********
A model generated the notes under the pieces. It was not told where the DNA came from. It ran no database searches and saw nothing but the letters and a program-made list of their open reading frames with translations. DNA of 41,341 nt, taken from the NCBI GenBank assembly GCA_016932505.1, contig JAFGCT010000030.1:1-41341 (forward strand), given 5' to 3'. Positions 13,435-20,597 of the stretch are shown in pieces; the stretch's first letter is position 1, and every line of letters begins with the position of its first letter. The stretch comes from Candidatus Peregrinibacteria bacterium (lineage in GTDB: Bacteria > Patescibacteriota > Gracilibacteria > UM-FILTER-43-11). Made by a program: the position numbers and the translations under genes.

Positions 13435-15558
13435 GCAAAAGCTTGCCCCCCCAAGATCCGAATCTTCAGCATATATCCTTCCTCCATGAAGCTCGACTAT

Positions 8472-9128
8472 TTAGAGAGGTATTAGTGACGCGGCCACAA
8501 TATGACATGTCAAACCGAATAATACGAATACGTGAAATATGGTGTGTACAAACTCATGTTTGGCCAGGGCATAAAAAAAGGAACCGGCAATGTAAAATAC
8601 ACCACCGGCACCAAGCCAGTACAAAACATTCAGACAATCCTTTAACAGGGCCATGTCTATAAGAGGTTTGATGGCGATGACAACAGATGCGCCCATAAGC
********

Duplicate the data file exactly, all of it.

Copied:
A model generated the notes under the pieces. It was not told where the DNA came from. It ran no database searches and saw nothing but the letters and a program-made list of their open reading frames with translations. DNA of 41,341 nt, taken from the NCBI GenBank assembly GCA_016932505.1, contig JAFGCT010000030.1:1-41341 (forward strand), given 5' to 3'. Positions 13,435-20,597 of the stretch are shown in pieces; the stretch's first letter is position 1, and every line of letters begins with the position of its first letter. The stretch comes from Candidatus Peregrinibacteria bacterium (lineage in GTDB: Bacteria > Patescibacteriota > Gracilibacteria > UM-FILTER-43-11). Made by a program: the position numbers and the translations under genes.

Positions 13435-15558
13435 GCAAAAGCTTGCCCCCCCAAGATCCGAATCTTCAGCATATATCCTTCCTCCATGAAGCTCGACTAT

Positions 8472-9128
8472 TTAGAGAGGTATTAGTGACGCGGCCACAA
8501 TATGACATGTCAAACCGAATAATACGAATACGTGAAATATGGTGTGTACAAACTCATGTTTGGCCAGGGCATAAAAAAAGGAACCGGCAATGTAAAATAC
8601 ACCACCGGCACCAAGCCAGTACAAAACATTCAGACAATCCTTTAACAGGGCCATGTCTATAAGAGGTTTGATGGCGATGACAACAGATGCGCCCATAAGC